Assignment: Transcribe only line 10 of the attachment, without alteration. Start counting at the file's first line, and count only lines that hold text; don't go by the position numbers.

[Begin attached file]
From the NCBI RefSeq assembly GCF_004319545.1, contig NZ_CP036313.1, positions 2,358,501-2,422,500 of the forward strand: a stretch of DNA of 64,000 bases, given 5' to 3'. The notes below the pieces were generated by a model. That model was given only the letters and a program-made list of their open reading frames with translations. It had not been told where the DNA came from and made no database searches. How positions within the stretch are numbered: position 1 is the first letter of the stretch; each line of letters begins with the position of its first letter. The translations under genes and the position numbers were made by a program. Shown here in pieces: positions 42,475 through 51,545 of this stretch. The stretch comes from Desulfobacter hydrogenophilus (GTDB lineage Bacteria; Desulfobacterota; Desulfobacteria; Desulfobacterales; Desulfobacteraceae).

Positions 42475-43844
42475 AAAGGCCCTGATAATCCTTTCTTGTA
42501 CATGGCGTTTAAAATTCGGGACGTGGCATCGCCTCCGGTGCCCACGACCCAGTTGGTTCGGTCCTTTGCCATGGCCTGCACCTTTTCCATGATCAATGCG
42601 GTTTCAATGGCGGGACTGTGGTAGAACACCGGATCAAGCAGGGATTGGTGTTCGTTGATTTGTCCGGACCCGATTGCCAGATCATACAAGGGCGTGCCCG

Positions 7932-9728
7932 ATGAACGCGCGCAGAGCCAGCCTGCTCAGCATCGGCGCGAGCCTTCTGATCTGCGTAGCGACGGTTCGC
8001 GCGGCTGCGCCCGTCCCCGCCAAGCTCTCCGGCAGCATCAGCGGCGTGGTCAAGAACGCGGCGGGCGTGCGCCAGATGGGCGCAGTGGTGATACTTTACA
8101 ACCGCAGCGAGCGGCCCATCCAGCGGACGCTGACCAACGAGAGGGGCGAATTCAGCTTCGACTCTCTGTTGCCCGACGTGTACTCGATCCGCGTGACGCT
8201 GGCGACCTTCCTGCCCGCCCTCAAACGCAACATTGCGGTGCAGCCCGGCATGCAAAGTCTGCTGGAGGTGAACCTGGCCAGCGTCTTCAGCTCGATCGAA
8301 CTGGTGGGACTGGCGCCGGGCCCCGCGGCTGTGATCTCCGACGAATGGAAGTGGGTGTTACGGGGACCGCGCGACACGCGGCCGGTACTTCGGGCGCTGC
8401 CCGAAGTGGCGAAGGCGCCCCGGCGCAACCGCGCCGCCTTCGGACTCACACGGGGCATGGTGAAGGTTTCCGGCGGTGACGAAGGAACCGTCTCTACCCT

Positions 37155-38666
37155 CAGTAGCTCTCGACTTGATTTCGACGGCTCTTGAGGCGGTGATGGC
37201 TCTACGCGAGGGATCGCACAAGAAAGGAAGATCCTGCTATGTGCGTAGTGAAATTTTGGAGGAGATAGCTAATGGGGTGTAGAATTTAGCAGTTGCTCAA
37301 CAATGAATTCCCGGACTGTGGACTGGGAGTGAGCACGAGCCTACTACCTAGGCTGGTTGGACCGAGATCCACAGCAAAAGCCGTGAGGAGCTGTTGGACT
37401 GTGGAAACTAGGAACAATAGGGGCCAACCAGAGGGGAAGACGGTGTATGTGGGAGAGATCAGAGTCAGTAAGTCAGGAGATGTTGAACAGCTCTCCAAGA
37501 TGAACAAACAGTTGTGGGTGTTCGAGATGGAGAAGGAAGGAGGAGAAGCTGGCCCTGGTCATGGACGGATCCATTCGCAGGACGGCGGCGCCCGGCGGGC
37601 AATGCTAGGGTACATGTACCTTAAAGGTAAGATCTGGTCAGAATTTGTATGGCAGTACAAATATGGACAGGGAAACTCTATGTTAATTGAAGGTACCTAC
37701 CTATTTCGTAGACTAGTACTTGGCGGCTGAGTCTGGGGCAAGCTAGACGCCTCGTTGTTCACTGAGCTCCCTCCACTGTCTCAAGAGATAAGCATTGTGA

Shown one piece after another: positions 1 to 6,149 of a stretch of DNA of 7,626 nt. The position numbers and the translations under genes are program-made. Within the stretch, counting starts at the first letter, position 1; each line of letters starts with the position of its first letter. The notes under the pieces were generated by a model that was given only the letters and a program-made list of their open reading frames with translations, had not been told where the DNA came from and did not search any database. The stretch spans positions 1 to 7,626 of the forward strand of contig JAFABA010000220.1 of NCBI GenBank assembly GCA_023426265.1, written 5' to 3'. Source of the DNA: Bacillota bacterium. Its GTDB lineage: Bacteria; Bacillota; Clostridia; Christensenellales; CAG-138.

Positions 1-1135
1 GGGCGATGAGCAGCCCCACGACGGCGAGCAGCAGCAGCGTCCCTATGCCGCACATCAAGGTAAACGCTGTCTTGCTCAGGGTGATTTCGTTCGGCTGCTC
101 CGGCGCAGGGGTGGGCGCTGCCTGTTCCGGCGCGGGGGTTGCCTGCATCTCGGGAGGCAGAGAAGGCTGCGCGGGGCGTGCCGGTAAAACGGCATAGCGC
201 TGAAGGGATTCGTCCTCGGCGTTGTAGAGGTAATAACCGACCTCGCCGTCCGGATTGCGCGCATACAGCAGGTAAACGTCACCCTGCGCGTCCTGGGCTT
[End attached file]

8201 GGCGACCTTCCTGCCCGCCCTCAAACGCAACATTGCGGTGCAGCCCGGCATGCAAAGTCTGCTGGAGGTGAACCTGGCCAGCGTCTTCAGCTCGATCGAA